The first challenge of course was figuring out when 1415 Australian East on Tuesday would equate to for me & Raechelle. With the help of a handy time calculator I determined it would be 9:15PM on Monday for me, and a couple of hours later for Rae in Wisconsin. Then the schedule got shifted 30 minutes later, not so bad for me but too late in the evening for Rae.

The choice of Periscope to present the audio/video was the most unusual part of the experience. Periscope is a personal video-streaming tool for iOS devices, which they had running on Kim's iPad Mini in the room. Periscope is essentially one-way (you can respond with text comments) and has a very simple and clean interface. It worked extremely well for me - I could see the slides and the presenters (they walked in and out of view) and hear everything. It did freeze briefly a couple of times, but not enough to break my concentration. It also had a remarkably intimate feeling to it - I was getting the view from a table near the front of the room rather than the typical conference streaming from the back. I could see David and Kim when they set it up and finished, talking directly to me. It was a remarkably engaging experience, much more so than the typical "virtual conference" environment.

In addition to tweeting, I was able to participate in the poll questions which they offered via PollEverywhere. It was fun to be able to compare my answers in real-time to the people in the room. At first I was a bit stumped about how to respond - my phone was tied up using Periscope and I was busy tweeting on my laptop - but then I realized I could tweet my poll responses to @poll and it worked like a charm.

This was my second encounter with immersive international participation in a conference, but from the "other side" - I interacted multiple times Maha Bali (@Bali_Maha) who describes her experience here. We've been talking about the potential for technology to eradicate the boundaries of distance for a long time, but I think we're just starting to see what we can really do and we have barely begun to comprehend what it means.

Tuesday, April 28, 2015

Light My Fire

Walking home today I encountered this endearing scene on campus - students outside, under a tree, on the quad, paining. As I got closer, I could hear a familiar song - they were listening to The Doors' Light My Fire.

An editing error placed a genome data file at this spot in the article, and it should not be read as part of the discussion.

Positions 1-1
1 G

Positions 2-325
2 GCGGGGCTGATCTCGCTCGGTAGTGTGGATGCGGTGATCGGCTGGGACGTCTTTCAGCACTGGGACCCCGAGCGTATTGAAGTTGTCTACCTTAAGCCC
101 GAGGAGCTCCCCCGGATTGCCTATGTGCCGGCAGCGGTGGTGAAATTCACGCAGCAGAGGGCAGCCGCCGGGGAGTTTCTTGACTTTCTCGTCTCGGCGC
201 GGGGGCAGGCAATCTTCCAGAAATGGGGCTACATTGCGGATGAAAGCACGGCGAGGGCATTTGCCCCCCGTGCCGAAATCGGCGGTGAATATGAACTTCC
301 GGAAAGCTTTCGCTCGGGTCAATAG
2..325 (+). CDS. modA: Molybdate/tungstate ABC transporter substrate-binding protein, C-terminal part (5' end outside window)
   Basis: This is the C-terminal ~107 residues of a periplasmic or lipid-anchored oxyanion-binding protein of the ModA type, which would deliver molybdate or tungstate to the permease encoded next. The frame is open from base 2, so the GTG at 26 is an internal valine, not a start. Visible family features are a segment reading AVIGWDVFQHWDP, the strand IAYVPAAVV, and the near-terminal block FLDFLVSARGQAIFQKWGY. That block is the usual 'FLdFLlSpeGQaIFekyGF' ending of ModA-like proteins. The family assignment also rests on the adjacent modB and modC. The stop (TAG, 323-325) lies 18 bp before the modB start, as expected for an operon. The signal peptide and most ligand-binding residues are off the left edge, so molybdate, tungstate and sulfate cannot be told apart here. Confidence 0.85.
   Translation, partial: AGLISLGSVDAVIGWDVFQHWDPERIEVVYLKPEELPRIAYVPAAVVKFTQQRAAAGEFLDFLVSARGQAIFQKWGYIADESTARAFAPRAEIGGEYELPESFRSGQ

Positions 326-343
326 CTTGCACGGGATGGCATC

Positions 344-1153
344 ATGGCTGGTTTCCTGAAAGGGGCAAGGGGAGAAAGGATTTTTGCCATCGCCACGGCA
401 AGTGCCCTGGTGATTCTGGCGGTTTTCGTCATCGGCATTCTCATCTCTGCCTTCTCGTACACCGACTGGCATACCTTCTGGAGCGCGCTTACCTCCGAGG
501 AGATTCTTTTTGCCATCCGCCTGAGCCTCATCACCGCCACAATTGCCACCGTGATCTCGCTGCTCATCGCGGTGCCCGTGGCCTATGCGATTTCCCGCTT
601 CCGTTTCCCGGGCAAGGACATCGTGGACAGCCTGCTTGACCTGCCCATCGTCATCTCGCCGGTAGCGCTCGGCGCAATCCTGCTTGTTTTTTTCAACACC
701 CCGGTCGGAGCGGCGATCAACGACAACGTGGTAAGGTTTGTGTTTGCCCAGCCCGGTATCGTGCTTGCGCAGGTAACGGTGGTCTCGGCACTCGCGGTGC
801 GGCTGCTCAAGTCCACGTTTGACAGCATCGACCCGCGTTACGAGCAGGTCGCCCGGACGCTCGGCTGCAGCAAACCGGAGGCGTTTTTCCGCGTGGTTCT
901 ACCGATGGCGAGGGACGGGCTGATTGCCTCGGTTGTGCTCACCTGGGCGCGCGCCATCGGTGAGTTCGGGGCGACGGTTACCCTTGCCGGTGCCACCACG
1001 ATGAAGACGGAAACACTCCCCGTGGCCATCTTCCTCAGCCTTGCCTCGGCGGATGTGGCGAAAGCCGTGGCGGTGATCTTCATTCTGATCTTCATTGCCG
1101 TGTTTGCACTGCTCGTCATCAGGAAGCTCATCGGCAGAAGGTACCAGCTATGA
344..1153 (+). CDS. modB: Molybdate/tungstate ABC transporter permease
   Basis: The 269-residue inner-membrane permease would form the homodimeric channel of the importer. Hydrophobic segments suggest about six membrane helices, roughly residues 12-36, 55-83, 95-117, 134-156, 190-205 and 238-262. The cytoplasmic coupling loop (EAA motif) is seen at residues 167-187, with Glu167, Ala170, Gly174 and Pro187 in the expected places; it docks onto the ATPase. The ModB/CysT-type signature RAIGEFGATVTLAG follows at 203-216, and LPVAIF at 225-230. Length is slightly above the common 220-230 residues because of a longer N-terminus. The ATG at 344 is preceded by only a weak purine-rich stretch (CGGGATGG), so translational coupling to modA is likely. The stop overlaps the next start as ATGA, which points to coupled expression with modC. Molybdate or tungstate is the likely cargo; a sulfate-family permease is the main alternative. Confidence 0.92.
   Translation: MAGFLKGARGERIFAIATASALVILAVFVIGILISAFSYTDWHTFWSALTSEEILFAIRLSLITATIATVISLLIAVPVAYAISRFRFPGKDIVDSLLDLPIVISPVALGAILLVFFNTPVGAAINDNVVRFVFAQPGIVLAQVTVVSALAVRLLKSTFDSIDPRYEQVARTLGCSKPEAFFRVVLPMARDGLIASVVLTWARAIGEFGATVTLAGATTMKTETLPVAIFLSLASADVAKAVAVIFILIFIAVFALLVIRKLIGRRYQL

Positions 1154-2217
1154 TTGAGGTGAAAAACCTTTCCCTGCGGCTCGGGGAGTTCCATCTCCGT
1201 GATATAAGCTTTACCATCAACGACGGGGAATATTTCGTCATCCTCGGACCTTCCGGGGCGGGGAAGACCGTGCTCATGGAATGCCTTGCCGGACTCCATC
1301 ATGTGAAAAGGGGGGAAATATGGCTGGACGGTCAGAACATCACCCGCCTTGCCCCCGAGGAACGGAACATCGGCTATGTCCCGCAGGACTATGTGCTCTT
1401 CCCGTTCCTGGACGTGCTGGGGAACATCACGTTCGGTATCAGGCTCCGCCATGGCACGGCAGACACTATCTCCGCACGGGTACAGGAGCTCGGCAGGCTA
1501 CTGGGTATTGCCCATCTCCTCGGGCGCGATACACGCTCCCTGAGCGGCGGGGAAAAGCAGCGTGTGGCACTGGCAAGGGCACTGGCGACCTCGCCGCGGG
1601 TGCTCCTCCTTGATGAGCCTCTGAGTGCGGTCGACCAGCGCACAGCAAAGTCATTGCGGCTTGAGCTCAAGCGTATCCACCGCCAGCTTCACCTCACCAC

Part of me was pleased - oh, they like music that I grew up with - and part of me was annoyed - hey kids, go get your own music. But the scene was also timeless - my Cal State Channel Islands campus, built on the grounds of an old state hospital, looks a lot like my undergraduate campus Pomona College, built around the same time. Trees, quads, tile roofs, grass. Even a young woman with long hair sitting cross-legged and wearing a headband. And I thought about Light My Fire.

Of course the song is timeless because it's about sex and it's got a distinctive sound. But when The Doors recorded it in the summer of 1966, it was just a year after the 1965 Watts Riot in Los Angeles. I was just eight years old then, but I remember it well, because my father was the "re-write man" at the Los Angeles Times, and every day his name appeared as the byline on horrifying stories like "Eight Men Slain; Guard Moves In". Another article on the page reads "Burn Baby Burn Chant Crowds". Consciously or unconsciously, that mantra "Burn Baby Burn" leads right into "C'mon Baby Light My Fire" and carries forward into the killing fields of Vietnam where our young soldiers marched into firefights with The Doors in their ears

My father was proud and embarrassed by the Los Angeles Times and their coverage of the Watts Riots. Proud because those stories he wrote led to a Pulitzer Prize, the most prestigious award in journalism; and embarrassed, because the Los Angeles Times newsroom didn't have a single reporter of color on its staff. It took an African-American man named Robert Richardson who had the guts to walk into the newsroom and say "Hey, I live there, I can call in stories for you" - because the white reporters were driven out by the mobs - or they would have had no first-person accounts from the street. Diversifying the newsroom became a passion for my father and a major goal of his next 35 years at the paper.

So much has changed, and yet justice still eludes us. The Watts Riots started when the police beat a man in front of his mother, enraging a crowd. I thought we'd do better in 50 years, but it still takes violence to get us to pay attention to the suffering and injustice that's right in front of us. My sanctimonious generation has failed to make this right, and we've handed it on to our students to figure out. They listen to The Doors on their phones now instead of on a transistor radio, but as I stood there I felt like time had stopped. And I didn't feel that idyllic or nostalgic. Instead I felt a little sick and sad, and not very proud.

Friday, April 17, 2015

On liminality, not yetness and the pain of waiting

I was on a Twitter binge this morning when as response from Kristen Eshleman (@kresleman) prompted me to look up the definition of "liminal space" - you can find quite a bit of detail in the liminality Wikipedia article. Go read it now or at least skim it (it's pretty long and detailed) - I'll wait while you do that.....

As the article notes: "The term has also passed into popular usage, where it is applied much more broadly, undermining its significance to some extent." Wow, there's an academic lament. Anyway, it's not only a fascinating anthropological concept but a wonderful metaphor, so permit me to contribute to undermining its significance.